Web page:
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  • Writer's pictureThe Guardian

England’s playgrounds crumble as council budgets fall

Children suffering from ‘shameful’ failure to protect play with park budgets falling by £350m in 11 years.

Playgrounds around England are falling to pieces, missing large pieces of play equipment, or simply being locked up, as councils facing huge budget cuts struggle to maintain them. In some of the poorest parts of the country, family groups are warning that children face a summer spent indoors because of a lack of safe and free spaces to play.

The head of Play England has said that children’s mental health will suffer as a result, and has called for radical change from what he called a “shameful” lack of protection for children and play in planning.

A Guardian analysis of the collective annual park budget around England – which includes local authority play provision – has found that it has fallen by more than £350m, adjusted for inflation, since 2011.

In 2010-11, the three-year average spend on England’s parks and open spaces – including funding for national parks – stood at almost £1.4bn. But by 2021-22 (the most recent year for which full figures are available), that figure had dropped to just over £1bn in real terms.

The list of councils forced to cut their park budget by more than 40% is dominated by the North and the Midlands. Some councils – including Sunderland, Gloucester and Barnsley – have been forced to cut back by more than 80% since 2011.

However, activists point out that the situation is not uniformly bleak, with a new source of playground funding opening up via housebuilders, and some beautiful new playgrounds being built or planned around the country.

Mark Hardy, Chair of the Association of Play Industries, talks to councils across the country every week and said they were struggling.

“I am extremely sympathetic to local authorities. They are making genuinely difficult choices,” he said. He has seen a trend towards funding larger central play areas while abandoning smaller doorstep spaces. “We are certainly seeing a lot of neighbourhood, doorstep play spaces being neglected – that is just LAs juggling, making decisions. When I run training sessions on play, at the end the question every councillor asks is: where can we get more money for playgrounds?”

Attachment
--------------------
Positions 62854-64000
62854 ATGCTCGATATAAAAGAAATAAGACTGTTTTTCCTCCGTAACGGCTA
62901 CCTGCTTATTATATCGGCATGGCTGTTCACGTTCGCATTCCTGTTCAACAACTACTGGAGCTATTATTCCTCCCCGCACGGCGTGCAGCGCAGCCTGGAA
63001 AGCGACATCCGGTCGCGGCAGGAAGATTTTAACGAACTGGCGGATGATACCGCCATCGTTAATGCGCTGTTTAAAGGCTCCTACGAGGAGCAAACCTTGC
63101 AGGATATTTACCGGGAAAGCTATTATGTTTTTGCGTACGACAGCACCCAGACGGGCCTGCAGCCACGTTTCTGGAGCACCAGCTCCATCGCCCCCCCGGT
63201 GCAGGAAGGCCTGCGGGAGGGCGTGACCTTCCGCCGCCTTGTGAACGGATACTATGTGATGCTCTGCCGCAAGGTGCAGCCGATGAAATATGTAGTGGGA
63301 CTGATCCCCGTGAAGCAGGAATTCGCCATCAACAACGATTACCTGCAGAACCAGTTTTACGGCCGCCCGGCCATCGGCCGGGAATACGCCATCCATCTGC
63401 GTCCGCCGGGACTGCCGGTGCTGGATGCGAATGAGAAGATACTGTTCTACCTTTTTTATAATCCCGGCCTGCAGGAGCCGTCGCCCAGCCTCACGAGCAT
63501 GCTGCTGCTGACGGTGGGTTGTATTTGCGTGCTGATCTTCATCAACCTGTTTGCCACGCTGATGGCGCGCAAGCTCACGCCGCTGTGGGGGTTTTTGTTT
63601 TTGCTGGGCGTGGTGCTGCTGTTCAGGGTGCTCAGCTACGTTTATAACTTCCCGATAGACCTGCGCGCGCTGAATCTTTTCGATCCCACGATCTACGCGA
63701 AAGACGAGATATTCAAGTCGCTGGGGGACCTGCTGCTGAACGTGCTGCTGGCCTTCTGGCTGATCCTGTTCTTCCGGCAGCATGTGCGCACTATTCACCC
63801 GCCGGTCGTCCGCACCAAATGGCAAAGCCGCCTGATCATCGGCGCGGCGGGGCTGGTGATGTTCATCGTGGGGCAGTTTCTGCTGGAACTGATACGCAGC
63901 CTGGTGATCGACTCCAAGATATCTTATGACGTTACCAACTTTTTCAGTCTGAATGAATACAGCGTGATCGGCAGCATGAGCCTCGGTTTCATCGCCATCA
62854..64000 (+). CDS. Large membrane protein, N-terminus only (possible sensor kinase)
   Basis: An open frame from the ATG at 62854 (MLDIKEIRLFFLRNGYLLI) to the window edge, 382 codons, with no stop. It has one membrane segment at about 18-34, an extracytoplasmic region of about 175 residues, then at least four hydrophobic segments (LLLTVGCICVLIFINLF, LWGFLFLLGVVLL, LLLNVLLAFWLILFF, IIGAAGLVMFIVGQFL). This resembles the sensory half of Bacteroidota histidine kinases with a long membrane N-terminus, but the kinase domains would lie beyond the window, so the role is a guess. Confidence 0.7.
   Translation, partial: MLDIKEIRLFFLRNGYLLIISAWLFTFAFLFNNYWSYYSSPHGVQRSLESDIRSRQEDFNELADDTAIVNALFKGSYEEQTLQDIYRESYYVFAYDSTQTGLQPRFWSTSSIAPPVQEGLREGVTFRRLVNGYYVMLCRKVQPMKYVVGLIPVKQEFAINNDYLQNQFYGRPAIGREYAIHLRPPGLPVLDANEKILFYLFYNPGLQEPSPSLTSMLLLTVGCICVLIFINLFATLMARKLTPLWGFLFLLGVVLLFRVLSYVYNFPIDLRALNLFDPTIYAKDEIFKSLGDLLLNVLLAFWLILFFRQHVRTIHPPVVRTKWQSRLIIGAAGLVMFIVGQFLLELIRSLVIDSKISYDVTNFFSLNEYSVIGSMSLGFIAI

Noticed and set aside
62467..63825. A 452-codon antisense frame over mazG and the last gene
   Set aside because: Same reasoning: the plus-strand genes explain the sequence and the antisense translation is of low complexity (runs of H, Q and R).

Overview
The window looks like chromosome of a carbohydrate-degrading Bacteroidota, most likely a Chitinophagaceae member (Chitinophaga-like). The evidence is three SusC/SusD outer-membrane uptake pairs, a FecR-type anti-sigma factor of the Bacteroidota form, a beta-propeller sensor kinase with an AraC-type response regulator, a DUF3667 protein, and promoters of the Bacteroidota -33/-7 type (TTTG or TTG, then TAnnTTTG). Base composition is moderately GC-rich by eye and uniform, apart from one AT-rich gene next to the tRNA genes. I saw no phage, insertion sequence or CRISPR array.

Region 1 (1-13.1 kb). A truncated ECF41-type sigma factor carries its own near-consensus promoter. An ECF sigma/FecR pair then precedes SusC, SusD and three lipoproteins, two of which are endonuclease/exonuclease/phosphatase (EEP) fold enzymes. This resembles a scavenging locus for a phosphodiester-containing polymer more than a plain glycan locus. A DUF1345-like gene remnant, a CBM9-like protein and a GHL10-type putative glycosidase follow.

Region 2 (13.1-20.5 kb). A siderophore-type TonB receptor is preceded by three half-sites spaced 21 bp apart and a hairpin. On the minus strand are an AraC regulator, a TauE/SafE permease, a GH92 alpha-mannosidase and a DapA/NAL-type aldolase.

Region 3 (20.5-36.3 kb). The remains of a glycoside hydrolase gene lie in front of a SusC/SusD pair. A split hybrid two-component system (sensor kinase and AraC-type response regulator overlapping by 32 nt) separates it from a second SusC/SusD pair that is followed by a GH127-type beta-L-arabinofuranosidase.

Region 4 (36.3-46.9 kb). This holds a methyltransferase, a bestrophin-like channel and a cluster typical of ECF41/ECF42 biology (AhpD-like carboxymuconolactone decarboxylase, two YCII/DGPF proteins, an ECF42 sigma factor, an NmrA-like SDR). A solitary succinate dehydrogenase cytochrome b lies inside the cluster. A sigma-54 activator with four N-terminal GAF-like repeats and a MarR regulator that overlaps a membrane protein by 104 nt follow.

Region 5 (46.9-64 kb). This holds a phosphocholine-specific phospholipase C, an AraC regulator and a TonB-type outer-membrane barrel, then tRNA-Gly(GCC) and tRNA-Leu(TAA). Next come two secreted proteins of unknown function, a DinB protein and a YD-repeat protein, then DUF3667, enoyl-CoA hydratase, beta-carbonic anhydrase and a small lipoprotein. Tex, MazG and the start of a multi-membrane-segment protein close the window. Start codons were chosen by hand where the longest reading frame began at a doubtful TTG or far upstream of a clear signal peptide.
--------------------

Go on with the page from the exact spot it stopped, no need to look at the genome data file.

Eugene Minogue, the Chair of Play England, the national body promoting playgrounds and play, said: “A lot of people don’t understand how weak the planning system is concerning play provision. Look at Boris Johnson being stopped from [building] a swimming pool because of newts. There is no protection like this for children.

“Every local authority has a local plan and some key groups have to be consulted on this plan. Sport England, for example. But playgrounds fall through the crack there is nobody to speak for them. We at Play England would like to change that.

“Then you have the hollowing out of play within local authorities. It’s very rare now to find a competent play expert employed by a local authority. When I was a child we had play services run by the council – I then worked in these same services as an adult. In Westminster we had a play manager, and play workers, we ran three or four adventure playgrounds and many park spaces. These services have been decimated, they have all but disappeared.”

He said that under the current system, the playgrounds were the responsibility of a park team with a remit that included trees, cemeteries and litter.

“We need to change this. Play is the foundation of all human movement and it’s shameful where we are as a country now. We know that this summer children’s mental health will continue to suffer because of a lack of spaces to play.”

Guardian readers have reported playgrounds falling apart across the country – from missing zip wires and swings to broken water features.

Sarah Parker, who runs Play Out Hartlepool, said the situation there was dire. “In some playgrounds here over half of the play equipment has been damaged and either removed or left like that. And some homes in our town have no green space for play within half a kilometre – and there are no gardens.”

In Oxfordshire, Rebecca Matthews described a pattern of patchy provision. “Oxfordshire has some amazing new playgrounds but in our town, the playgrounds have not been invested in. Our local small park on our estate is shambolic and it’s in an area of high deprivation.”

Becca in Birmingham said: “Our local park has had a tyre swing missing for a year or more, the roundabout was welded last year so it no longer turns … and this park is still one of the best nearby.”

William Exley said: “Sheffield is great for its bigger playgrounds, but they’re spread out and hard to move between on foot. We stopped visiting small ones near us as they are spoiled by damaged equipment and lack of maintenance.”